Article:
The Day After — Where Does the Election Stand?

The Day After — Where Does the Election Stand?

Publisher’s Note: NAED will be hosting the 2020 Electrical Industry Post-Election Conference next Tuesday, November 10. The event will provide further analysis of the election results specifically aimed at our supply chain. You can register to attend the event at – S.C.

NAED consultant Alex Ayers provided tED magazine an update on the election results, as of 11:30 a.m. Central time on Wednesday, November 4:


After a late-night declaration by President Trump that he was winning in the states he needed to secure a victory, more of the legally cast ballots have been counted and now Former Vice President Joe Biden is leading in two critical states, Michigan and Wisconsin. According to multiple news sources President Trump currently has 213 electoral votes compared to Biden’s 224 and 270 are needed to win. The remaining states:

  • Alaska – 3 votes – Trump likely to win
  • Arizona – 11 votes – Biden likely to win
  • Georgia – 16 votes – Toss-up
  • Maine – 4 votes – 3 to Biden, 1 to Trump
  • Michigan – 16 votes – Toss-up
  • Nevada – 6 votes – Biden likely to win
  • North Carolina – 15 votes – Toss-up
  • Pennsylvania – 20 votes – Toss-up
  • Wisconsin – 10 votes – Toss-up

Based on the likely to win, Biden leads 244 to Trump’s 217. Needing only 24 electoral votes, that means Biden needs to win only two of the five remaining toss-ups and, as votes have been counted, he has taken the lead in Michigan and Wisconsin. Final official vote tallies remain days away, but at this point, it is an easier path to victory for Former Vice President Biden than President Trump.

In addition to the Presidential race, 35 Senate seats were up for grabs last night and currently the votes put both parties tied at 47 seats, but in good news for Republicans, their candidates lead in five of the remaining elections and the sixth, with the Georgia special election going to a runoff in January. Democrats spent hundreds of millions of dollars on Senate races across the board, but their pickups in Arizona and Colorado are likely to be traded with Republican pickups in Alabama and Michigan. Depending on how these races shake out as the remaining votes are cast, the runoff in Georgia could see even more millions poured in to determine the majority in the Senate.

On the House side, it was predicted that Democrats would hold the House of Representatives, and it does look like that will be true, but the majority could shrink to the smallest margin in 20 years. So far Republicans have flipped seven seats while Democrats have only flipped two, with 56 seats left to tally. Many Democrats believed they would expand their majority in this election, but the loss of seats could put House Speaker Nancy Pelosi in the hotseat for her strong-arm negotiation style over the past months regarding the next coronavirus relief bill. If enough members believe the losses were because of Pelosi’s refusal to negotiate, it could lead to a new bill sooner rather than later in the lame duck.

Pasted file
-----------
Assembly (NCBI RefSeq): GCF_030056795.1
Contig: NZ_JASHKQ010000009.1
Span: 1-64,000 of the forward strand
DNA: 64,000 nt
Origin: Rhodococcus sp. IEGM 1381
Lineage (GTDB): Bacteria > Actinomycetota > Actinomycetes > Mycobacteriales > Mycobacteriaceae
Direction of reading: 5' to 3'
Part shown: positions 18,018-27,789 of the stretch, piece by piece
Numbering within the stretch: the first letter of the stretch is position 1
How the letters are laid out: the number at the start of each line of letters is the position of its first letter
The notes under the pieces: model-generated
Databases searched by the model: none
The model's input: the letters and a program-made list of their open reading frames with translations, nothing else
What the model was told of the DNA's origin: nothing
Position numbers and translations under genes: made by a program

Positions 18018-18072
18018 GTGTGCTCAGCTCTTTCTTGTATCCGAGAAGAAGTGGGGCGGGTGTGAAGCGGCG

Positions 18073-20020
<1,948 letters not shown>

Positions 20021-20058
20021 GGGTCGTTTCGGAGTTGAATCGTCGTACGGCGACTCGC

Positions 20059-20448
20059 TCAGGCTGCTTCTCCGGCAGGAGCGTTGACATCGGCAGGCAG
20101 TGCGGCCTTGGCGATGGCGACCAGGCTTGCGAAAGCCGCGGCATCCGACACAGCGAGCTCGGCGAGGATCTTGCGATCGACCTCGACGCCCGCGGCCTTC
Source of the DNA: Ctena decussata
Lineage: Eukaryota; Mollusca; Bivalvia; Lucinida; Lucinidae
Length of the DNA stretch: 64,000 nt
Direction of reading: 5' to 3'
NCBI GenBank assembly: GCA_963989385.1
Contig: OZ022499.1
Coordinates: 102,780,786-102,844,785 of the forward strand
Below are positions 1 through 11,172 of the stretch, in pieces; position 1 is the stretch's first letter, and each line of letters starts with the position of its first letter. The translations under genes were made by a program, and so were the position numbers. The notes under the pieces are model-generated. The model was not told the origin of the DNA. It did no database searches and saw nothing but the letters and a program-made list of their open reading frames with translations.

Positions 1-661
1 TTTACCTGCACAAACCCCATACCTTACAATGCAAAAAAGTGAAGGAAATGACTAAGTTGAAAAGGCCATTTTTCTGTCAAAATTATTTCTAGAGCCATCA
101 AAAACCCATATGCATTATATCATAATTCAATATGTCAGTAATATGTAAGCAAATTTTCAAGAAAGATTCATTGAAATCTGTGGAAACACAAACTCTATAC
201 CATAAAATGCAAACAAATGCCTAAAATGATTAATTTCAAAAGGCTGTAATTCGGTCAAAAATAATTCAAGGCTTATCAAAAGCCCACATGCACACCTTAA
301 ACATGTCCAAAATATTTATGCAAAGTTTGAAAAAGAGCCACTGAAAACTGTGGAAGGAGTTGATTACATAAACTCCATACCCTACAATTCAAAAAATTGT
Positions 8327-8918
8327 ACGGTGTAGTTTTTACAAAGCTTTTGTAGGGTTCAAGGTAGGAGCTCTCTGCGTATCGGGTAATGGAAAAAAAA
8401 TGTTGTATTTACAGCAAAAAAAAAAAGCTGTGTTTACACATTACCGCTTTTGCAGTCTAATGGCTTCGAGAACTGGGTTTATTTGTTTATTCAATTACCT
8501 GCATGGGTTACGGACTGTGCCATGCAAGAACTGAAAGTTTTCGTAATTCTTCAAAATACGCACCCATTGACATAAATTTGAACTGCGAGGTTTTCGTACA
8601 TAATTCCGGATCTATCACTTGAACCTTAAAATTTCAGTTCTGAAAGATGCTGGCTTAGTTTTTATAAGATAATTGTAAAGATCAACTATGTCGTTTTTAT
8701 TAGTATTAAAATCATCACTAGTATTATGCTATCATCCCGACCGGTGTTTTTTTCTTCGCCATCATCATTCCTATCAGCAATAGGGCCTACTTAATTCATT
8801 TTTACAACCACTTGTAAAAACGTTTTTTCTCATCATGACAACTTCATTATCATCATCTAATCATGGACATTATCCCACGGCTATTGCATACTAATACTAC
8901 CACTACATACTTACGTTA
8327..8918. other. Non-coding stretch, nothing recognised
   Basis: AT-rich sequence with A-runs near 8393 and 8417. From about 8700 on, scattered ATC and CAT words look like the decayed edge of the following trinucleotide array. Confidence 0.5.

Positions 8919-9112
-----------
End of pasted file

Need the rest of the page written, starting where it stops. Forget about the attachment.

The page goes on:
If the current vote margins in the Presidential and Senate races remain, we will be looking at a Biden Presidency, Republican Senate, and Democratic House. President Biden would have to work with the Republican Senate to enact his legislative priorities. Senate Republicans did work with President Obama on several packages that raised taxes. These agreements were mostly against the backdrop of expiring tax relief. Luckily, most of the Tax Cuts and Jobs Act changes are locked in place through the end of the next Presidential term. Provided Senator Majority leader Mitch McConnell doesn’t face too much pressure from vulnerable members to make a grand bargain with President Biden, he will be forced to find a way to slow down and likely kill most progressive messaging legislation coming from the House.

Having the Presidency in Democratic hands will likely mean a return to fighting more burdensome regulations through most federal agencies. President Biden, under pressure from a Democratic party hungry for substantive wins, will likely test the limits of executive power on climate, social justice, and economic issues.

With thousands of ballots still remaining to be counted these races could change, but this is the most likely outcome based on what we are seeing right now.

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Discussion (1 comments)

    Drew Hadley November 4, 2020 / 1:17 pm

    Good insight on where things stand! From an industry publication, I was surprised to see the negative connotations associated with a Biden win. Doesn’t the electrical industry stand to benefit from stronger green energy investment (LED’s, alternative energy, building efficiency all require electrical parts and labor)? Aren’t our union contractors stronger under democratic leadership?

    As an owner of an independent wholesaler and fiscal conservative, I appreciated the significant tax benefits of the TCJA, but not at the expense of a trillion dollar deficit. Our industry as a whole will be better off with government funds for investment in infrastructure and low interest rates due to a strong treasury. Instead, the money is going into my pocket. I don’t consider our industry “lucky” to have the TCJA benefits continue. Sorry, it just doesn’t trickle down.

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